Politics: Unemployment and National Socialism

  • Hannelore Weck-Hannemann


The role of the Great Depression as a causal factor in the fall of the Weimar Republic has been and still is controversial. Was the rise of the National Socialists and other totalitarian parties due to the high rate of unemployment in the years 1930 to 1933? Would the historical development have been different if the economic crisis had not worsened after 1930? Three answers to these questions may be Found in the literature (see Bracher 1964; Hentschel 1978; or Jasper 1968):
  1. 1.

    Some authors stress the political and institutional difficulties with which the first German democracy was faced. The Weimar Republic was identified with what was felt to be the shameful conditions of the Versailles treaty. Moreover, the Weimar constitution itself had basic shortcomings. The founding fathers of the Federal Republic of Germany considered these weaknesses of the constitution to be a very strong factor in the Weimar Republic’s fall, so they introduced quite different institutional provisions into the 1949 constitution (Grundgesetz) of the Federal Republic, for example, the indirect election of the chancellor by parliament.

  2. 2.

    Other authors consider the nature of the then existing sociodemographic and religious groups to be the main reason for the Weimar Republic’s breakdown (e.g., Pollock 1944; Lipset 1960). It is maintained that the Nazi party was strongly supported by the rural population, which was heavily hit by the agricultural crisis, and by the bourgeois middle class, which had been impoverished by the preceding hyperinflation and which felt that its social position was threatened. The Catholics and workers, on the other hand, resisted the Nazi movement until 1933 (see Brown 1982). A great number of first-time voters in the period 1930 to 1933 had no clear party identification and therefore became easy prey for the National Socialists (e.g., O’Lessker 1968).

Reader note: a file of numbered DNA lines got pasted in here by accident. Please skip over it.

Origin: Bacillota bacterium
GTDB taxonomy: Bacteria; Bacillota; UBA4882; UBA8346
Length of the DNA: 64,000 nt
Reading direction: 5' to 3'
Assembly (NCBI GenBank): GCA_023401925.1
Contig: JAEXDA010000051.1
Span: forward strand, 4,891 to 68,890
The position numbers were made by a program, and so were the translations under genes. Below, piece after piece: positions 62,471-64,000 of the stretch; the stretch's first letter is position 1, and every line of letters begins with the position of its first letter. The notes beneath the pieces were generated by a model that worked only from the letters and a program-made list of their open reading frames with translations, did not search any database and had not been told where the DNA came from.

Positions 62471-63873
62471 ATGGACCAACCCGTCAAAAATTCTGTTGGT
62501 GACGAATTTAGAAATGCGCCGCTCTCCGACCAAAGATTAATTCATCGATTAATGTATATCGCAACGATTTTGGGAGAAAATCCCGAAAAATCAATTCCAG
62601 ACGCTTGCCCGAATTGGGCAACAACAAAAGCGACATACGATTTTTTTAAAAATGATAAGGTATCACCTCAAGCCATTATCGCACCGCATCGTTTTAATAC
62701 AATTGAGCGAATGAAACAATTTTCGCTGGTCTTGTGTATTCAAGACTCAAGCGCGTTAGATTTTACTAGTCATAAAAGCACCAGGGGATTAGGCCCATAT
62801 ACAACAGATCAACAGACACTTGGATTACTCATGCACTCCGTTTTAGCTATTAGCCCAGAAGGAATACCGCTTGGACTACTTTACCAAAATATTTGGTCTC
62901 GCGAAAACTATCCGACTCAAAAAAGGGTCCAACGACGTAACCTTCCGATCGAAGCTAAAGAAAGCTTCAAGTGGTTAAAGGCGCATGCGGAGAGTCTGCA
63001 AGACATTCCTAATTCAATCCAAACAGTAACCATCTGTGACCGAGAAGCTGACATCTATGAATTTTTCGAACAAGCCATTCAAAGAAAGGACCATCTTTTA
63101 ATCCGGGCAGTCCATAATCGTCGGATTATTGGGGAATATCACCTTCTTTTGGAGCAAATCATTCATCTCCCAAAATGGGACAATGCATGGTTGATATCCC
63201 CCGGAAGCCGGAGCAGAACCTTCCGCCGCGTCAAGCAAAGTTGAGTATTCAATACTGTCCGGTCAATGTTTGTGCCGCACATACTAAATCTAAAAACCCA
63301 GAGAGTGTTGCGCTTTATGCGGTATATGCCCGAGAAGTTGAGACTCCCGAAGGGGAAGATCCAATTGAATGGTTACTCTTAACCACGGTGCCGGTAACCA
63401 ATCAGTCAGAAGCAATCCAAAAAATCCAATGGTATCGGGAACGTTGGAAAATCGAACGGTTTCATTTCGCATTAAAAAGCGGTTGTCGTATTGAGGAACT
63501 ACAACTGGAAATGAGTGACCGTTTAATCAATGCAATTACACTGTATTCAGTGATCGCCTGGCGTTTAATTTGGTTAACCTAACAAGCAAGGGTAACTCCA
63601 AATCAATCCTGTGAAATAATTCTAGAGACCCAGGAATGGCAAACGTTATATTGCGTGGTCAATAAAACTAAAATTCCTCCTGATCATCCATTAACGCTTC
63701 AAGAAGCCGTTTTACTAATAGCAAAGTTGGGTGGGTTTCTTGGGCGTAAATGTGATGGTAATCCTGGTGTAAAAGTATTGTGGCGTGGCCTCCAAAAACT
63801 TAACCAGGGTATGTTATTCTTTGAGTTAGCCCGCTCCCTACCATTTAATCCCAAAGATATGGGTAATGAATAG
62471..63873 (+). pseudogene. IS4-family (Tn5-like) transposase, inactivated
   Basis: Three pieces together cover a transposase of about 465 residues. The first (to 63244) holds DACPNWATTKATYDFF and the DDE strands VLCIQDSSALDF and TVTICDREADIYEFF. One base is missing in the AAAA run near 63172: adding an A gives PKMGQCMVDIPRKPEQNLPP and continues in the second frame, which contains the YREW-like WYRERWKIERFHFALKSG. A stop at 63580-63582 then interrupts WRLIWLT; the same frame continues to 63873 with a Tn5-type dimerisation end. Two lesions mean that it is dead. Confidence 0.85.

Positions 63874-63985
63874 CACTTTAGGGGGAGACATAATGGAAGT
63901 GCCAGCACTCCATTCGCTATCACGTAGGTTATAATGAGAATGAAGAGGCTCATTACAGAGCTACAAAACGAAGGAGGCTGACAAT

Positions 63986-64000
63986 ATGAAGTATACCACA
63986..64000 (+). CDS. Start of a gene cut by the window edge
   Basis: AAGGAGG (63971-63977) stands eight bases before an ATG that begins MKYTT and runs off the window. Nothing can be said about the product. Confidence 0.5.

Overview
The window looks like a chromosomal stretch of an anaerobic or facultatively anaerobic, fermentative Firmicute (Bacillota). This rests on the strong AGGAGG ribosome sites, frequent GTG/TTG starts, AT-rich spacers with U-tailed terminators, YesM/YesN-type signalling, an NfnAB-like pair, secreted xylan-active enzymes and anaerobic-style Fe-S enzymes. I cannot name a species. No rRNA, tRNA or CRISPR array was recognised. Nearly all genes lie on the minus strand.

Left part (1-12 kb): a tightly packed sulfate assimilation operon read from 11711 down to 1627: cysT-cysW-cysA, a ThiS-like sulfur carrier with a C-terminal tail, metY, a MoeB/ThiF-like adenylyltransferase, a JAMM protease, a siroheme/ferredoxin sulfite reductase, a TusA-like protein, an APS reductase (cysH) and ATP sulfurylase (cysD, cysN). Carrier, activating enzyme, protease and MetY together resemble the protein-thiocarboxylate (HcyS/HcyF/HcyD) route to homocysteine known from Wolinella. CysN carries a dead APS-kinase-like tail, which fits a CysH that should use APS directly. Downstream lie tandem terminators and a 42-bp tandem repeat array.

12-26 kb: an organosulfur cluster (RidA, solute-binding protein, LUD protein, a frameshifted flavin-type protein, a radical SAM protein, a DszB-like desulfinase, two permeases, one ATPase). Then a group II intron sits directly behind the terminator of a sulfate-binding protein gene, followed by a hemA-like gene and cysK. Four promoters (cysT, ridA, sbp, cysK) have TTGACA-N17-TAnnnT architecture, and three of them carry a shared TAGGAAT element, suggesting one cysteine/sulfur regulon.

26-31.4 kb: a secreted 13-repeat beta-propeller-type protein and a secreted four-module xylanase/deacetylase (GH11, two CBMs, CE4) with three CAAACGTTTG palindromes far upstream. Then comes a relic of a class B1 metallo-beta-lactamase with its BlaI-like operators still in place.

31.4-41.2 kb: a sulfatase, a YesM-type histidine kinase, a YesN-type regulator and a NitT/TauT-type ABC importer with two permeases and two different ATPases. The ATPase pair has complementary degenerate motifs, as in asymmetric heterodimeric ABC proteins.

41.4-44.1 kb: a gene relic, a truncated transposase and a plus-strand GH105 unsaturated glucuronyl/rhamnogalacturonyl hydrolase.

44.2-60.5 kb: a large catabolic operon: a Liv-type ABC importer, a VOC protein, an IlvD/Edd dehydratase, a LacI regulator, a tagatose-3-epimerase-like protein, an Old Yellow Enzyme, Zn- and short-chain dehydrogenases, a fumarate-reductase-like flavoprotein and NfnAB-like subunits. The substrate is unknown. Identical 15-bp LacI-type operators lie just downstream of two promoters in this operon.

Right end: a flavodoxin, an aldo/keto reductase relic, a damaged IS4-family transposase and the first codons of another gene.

Vote Share American Political Science Review Economic Depression Democratic Candidate Social Democratic Party 
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© Springer Science+Business Media Dordrecht 1999

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  • Hannelore Weck-Hannemann

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